PDA Links

To: Tree Fruit Growers
From: Doug Pfeiffer Fruit Entomologist
Date sent: June 17, 2000

Woolly Apple Aphid: Many have seen woolly apple aphid (WAA) in greater numbers than usual in recent weeks. It is common to see WAA colonies in the canopy in June, but if numbers are very high, and especially if arboreal colonies are seen at other times of the year, it is a sign that colonies could be moving to roots, where they are more damaging. If WAA needs control, there are several options. Lorsban has been effective, but is not attractive to many growers because of recent publicity. Thiodan (1 lb 50WP or 2/3 qt 3EC). Malathion is also moderately effective against WAA.

A critical issue is spray timing. Mid-late June is the time of greatest activity of first instar nymphs (the youngest stage, and the primary dispersal stage). If populations are very high in the canopy, more crawlers may be available for root colonization. At low densities, most arboreal colonies are restricted to the trunk and larger branches. At high densities, colonies may move out onto limbs. So presence of arboreal colonies at unusual times, or distributed over exterior parts of the canopy, are signs of high populations. If growers have noted such conditions, they may now consider spraying WAA, since this would be the most effective timing, as crawler move to other parts of the tree.

We have been using a provisional threshold of 50% of pruning cuts infested with WAA. Unfortunately there is not a good correlation between the number of aerial colonies and root infestation. One West Virginia study found a $118/acre loss from root-feeding WAA; tat the time there was only an 11-12% infestation rate of aerial WAA in the orchard. It is also difficult to control root infestations through aerial sprays.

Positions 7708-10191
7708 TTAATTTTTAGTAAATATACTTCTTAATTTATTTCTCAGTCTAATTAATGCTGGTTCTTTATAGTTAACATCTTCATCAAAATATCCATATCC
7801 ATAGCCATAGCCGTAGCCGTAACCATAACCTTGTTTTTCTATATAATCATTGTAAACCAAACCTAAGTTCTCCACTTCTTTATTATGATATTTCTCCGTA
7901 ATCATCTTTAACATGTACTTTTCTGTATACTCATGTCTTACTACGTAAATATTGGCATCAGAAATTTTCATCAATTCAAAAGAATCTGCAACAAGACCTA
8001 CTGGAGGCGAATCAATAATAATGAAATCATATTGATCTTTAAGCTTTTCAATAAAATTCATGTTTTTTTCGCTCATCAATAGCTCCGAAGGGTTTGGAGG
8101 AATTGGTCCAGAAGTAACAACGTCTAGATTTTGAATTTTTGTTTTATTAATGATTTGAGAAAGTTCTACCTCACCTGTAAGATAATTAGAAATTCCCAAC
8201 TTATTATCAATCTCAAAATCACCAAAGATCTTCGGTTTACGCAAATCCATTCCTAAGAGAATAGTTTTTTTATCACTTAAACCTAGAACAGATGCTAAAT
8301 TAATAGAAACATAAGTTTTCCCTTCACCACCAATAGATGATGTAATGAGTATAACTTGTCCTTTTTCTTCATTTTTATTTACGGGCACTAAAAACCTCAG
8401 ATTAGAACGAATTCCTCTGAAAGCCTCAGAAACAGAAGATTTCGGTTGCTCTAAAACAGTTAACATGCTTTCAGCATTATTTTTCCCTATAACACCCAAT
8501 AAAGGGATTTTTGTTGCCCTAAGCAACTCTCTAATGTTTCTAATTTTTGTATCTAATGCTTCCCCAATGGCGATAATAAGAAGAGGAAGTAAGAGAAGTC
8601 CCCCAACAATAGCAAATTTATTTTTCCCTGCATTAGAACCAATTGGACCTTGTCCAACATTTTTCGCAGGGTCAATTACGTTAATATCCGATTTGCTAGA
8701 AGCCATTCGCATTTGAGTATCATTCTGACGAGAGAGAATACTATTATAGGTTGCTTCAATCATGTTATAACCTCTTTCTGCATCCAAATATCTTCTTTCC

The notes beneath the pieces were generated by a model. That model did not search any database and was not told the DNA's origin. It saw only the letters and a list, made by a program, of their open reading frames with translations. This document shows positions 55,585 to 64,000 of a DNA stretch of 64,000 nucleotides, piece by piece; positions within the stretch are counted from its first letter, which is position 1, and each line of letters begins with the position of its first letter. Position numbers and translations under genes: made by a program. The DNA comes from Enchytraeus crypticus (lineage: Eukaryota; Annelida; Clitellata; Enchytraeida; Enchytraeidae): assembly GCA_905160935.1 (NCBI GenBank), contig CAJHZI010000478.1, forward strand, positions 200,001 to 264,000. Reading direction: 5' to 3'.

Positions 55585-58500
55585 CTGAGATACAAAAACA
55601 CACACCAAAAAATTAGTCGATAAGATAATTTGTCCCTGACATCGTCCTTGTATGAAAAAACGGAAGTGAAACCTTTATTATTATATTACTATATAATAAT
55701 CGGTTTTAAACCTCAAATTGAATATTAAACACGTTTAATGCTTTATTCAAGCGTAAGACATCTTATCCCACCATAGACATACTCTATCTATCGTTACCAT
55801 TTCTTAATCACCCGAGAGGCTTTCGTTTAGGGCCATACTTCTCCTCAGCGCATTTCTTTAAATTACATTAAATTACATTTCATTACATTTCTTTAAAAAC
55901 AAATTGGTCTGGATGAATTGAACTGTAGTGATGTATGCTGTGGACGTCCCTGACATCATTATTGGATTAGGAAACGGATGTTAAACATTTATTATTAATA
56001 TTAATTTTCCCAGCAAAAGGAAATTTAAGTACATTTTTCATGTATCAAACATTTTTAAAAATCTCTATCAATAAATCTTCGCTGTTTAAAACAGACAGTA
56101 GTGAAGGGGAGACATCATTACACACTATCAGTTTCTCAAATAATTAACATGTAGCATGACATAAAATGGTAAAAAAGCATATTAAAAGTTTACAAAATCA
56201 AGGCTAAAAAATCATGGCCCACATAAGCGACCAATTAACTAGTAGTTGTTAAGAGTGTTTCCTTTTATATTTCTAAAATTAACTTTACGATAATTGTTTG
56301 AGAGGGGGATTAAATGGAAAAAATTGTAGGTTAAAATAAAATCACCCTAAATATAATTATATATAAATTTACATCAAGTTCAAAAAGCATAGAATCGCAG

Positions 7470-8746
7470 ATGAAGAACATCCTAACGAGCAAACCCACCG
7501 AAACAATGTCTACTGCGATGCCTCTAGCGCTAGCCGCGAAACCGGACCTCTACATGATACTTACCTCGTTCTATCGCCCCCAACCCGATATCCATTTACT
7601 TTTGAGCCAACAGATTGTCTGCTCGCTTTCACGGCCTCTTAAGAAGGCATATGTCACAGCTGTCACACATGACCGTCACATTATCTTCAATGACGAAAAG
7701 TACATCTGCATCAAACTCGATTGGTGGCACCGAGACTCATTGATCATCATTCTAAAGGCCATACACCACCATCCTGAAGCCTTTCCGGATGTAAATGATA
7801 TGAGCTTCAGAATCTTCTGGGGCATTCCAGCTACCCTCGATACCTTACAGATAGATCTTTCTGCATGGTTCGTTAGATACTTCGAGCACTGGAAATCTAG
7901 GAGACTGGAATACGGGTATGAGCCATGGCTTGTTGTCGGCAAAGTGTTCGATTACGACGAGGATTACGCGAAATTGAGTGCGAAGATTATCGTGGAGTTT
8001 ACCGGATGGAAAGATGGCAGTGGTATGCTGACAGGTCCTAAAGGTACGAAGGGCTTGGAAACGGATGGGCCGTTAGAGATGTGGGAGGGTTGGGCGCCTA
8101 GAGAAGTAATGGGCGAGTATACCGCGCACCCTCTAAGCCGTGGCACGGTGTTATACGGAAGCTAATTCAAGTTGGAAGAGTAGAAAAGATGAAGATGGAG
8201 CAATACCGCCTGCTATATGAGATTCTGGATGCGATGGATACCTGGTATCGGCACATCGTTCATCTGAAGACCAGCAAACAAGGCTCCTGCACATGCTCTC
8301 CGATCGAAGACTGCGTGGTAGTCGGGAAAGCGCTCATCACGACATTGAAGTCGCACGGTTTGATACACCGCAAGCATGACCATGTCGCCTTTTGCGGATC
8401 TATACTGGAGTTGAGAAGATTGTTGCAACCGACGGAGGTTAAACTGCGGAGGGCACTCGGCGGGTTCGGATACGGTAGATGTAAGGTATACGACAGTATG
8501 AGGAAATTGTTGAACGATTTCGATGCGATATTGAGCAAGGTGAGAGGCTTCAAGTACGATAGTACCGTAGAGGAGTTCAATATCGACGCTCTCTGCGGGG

It is worth considering other aspects of WAA management. Host plant resistance has been established for years for WAA, using Malling Merton rootstocks, which have inherited resistance from Northern Spy parentage. There are biotypes of WAA in some parts of the world that can partially overcome this resistance (South Africa and North Carolina); nevertheless, these rootstocks are still considered resistant. There are also lines being investigated with stronger resistance than that provided by North Spy lines. Biological control can also be very effective against WAA. The introduction of the parasite Aphelinus mali was a very successful case. There are also predators of WAA that can be important, such as syrphid flies. The role of such natural enemies needs to looked at further as our chemical control strategies change. Outbreaks of aerial WAA can be induced by the use of pyrethroid insecticides.

Lorsban update: It now appears that the agreement posted earlier between Dow AgroSciences and EPA does eliminate post bloom uses of Lorsban on apple (http://www.epa.gov/pesticides/op/chlorpyrifos/agreement.pdf). Any changes in this policy will be forwarded in a late message. The change takes effect after December 2000.

Relative control of ERM and TSM: The question has come up several times this spring on the relative degree of control given by acaricides for twospotted spider mite (TSM) versus European red mite (ERM). In the pest efficacy table given in the tree fruit spray guide ( http://www.ext.vt.edu/pubs/treefruit/456-419/efficacy.pdf), it can be seen that the degree of control is sometimes less for TSM than for ERM; TSM are harder to kill. In a year like this, when TSM may predominate over ERM, it will be important to (1) use the upper end of the recommended rate, and (2) be more careful in using an action threshold. It is often more difficult to reduce a population that has already reached high levels. This is especially critical given that Tetranychus species (like TSM) are more damaging than Panonychus species (like ERM).

References Take care, Doug

Douglas G. Pfeiffer
Department of Entomology
205C Price Hall
Virginia Tech
Blacksburg VA 24061
ph: (540) 231-4183
fax (540) 231-9131